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Federal Reserve Chairman Jerome Powell on Tuesday said interest rates are likely to be higher than expected because the inflation fight is not over.
Powell did not say how high the rates will go.
The benchmark rate is around 5.25%-5.5% after the Fed hiked rates several times in 2022.
Federal Reserve Chairman Jerome Powell on Tuesday cautioned that interest rates are likely to head higher than central bank policymakers had expected.
Citing data earlier this year showing that inflation has reversed the deceleration it showed in late 2022, the central bank leader warned of tighter monetary policy ahead to slow a growing economy.
“The latest economic data have come in stronger than expected, which suggests that the ultimate level of interest rates is likely to be higher than previously anticipated,” Powell said in remarks prepared for two appearances this week on Capitol Hill. “If the totality of the data were to indicate that faster tightening is warranted, we would be prepared to increase the pace of rate hikes.”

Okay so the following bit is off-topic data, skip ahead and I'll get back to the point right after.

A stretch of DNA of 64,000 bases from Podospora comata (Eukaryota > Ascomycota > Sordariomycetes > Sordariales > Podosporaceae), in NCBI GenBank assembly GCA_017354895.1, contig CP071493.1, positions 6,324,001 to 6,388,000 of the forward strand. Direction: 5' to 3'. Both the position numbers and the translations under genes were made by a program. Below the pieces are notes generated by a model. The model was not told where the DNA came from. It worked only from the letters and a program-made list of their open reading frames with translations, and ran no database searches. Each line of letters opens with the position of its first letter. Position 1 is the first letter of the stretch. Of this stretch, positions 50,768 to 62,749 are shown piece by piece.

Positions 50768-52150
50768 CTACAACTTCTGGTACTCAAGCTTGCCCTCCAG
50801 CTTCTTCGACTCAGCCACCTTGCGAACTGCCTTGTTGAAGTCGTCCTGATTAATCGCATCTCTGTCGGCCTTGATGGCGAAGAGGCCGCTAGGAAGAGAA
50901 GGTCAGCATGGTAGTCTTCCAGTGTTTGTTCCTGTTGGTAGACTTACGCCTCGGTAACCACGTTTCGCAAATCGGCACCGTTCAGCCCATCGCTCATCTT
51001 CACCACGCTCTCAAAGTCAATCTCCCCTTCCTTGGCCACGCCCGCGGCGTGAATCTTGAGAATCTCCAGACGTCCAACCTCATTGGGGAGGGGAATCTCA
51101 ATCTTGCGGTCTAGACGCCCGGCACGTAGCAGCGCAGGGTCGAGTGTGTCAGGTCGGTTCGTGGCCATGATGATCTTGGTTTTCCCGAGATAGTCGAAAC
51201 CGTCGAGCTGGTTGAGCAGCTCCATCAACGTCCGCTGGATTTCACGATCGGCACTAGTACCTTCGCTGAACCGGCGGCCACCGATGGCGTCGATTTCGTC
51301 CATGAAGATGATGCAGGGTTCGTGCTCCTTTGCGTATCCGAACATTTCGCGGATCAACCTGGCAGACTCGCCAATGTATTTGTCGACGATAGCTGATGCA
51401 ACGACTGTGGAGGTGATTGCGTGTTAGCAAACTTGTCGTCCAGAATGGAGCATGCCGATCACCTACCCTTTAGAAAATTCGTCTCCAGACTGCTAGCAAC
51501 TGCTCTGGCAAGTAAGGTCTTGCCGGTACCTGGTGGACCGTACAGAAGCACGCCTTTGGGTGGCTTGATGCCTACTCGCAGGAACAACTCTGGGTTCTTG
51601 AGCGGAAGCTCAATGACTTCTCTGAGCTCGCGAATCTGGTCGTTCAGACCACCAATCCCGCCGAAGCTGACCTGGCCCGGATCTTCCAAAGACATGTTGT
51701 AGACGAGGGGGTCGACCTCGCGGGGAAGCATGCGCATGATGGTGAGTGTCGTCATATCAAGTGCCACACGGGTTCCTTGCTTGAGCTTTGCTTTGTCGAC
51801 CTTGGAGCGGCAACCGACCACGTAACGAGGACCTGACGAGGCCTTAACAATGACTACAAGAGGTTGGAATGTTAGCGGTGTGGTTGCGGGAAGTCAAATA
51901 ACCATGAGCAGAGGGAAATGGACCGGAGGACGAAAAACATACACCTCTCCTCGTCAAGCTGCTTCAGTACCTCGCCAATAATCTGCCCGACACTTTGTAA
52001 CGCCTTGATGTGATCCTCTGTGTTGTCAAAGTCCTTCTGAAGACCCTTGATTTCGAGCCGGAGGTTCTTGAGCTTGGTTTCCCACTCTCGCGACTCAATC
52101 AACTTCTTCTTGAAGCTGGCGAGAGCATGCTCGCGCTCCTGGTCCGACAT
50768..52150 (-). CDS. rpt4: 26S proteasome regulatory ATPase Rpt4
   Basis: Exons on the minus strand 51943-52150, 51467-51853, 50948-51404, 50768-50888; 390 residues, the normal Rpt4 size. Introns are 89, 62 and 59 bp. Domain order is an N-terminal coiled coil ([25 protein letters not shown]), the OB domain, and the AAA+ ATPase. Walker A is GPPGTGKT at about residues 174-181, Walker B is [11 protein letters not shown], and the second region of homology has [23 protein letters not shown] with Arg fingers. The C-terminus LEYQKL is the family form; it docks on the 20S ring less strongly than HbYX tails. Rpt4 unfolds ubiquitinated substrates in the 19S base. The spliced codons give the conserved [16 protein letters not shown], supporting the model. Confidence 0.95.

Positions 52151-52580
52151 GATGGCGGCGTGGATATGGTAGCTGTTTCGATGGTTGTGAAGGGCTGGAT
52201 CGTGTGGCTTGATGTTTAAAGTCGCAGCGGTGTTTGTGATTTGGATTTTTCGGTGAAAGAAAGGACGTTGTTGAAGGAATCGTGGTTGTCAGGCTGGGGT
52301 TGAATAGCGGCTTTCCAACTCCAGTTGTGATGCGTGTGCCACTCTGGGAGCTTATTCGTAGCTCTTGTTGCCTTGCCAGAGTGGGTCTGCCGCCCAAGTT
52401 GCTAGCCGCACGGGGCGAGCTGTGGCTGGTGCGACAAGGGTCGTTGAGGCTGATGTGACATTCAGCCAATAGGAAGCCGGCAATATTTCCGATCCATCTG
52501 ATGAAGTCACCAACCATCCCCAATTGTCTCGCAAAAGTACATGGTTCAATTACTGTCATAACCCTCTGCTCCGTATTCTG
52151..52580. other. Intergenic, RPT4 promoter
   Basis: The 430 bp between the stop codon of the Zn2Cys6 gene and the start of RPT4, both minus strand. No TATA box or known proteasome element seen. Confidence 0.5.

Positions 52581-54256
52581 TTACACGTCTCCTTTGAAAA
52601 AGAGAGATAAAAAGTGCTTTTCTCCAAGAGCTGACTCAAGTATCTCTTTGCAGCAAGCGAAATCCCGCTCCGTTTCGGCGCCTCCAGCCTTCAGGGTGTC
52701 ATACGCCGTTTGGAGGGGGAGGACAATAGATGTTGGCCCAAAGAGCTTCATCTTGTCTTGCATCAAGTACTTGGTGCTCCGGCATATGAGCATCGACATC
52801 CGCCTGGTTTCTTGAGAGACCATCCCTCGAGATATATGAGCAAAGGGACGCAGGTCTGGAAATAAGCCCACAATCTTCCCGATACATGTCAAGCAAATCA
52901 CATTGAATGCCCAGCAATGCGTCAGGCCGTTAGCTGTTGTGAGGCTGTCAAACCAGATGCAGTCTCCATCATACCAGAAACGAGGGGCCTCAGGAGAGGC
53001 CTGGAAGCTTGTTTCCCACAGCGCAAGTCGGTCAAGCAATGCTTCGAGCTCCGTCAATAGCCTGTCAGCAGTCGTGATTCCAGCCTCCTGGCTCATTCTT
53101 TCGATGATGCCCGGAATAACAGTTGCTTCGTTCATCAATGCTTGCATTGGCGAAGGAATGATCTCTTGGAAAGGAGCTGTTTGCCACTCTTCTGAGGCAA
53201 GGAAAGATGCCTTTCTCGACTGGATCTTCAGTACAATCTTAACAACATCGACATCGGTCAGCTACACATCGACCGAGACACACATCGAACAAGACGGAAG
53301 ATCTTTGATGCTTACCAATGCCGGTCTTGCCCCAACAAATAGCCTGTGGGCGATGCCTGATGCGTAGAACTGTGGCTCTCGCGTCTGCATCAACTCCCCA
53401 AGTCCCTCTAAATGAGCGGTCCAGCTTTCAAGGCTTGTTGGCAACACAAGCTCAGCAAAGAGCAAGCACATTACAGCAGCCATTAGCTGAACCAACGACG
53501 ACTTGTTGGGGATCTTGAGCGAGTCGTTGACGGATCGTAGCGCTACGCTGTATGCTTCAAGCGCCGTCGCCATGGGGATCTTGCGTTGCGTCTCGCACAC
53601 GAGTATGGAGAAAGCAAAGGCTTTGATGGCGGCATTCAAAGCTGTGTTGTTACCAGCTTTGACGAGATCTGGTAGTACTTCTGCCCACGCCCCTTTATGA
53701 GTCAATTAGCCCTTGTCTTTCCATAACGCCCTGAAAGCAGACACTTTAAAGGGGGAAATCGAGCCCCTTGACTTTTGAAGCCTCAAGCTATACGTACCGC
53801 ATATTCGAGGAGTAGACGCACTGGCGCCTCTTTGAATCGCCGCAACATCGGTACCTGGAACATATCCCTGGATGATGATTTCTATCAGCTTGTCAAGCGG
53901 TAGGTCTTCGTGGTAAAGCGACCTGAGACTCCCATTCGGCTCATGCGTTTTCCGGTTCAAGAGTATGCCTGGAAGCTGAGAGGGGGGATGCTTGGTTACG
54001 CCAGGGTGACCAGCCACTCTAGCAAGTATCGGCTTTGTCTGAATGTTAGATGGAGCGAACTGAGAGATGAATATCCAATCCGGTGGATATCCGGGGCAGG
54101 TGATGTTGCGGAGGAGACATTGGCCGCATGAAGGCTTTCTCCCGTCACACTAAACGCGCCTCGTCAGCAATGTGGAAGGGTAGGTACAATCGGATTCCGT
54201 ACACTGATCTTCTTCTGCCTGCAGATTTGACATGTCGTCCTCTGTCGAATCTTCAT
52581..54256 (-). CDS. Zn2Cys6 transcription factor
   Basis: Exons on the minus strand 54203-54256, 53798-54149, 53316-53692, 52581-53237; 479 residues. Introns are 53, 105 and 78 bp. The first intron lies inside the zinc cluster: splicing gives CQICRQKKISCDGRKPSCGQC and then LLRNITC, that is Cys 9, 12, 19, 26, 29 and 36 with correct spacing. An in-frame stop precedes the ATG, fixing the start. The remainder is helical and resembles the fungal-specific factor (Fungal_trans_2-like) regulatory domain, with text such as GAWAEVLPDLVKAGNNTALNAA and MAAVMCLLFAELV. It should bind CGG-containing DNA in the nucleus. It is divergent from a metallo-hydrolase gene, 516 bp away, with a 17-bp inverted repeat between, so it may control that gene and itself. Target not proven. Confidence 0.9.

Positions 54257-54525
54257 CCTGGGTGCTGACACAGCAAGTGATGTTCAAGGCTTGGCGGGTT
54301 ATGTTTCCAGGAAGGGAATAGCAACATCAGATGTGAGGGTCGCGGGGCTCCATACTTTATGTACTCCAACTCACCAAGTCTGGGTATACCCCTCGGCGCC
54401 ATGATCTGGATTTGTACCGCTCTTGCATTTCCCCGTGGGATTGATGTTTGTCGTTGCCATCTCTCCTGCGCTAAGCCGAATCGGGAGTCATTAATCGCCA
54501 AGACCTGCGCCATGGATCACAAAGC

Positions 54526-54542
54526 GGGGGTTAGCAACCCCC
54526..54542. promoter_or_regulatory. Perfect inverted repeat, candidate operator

Those remarks carry two implications: One, that the peak, or terminal, level of the federal funds rate is likely to be higher than the previous indication from the Fed officials, and, two, that the switch last month to a smaller quarter-percentage point increase could be short-lived if inflation data continue to run hot.
Fed Chair Jerome Powell delivers his semi-annual monetary policy report to US lawmakers and dives into the central bank’s inflation view https://t.co/grnxOascUs pic.twitter.com/Q6r2dq13HH
— Bloomberg TV (@BloombergTV) March 7, 2023
The post DEVELOPING: Fed Chair Powell Says Rates ‘Likely to Be Higher’ Than Previously Anticipated appeared first on The Gateway Pundit.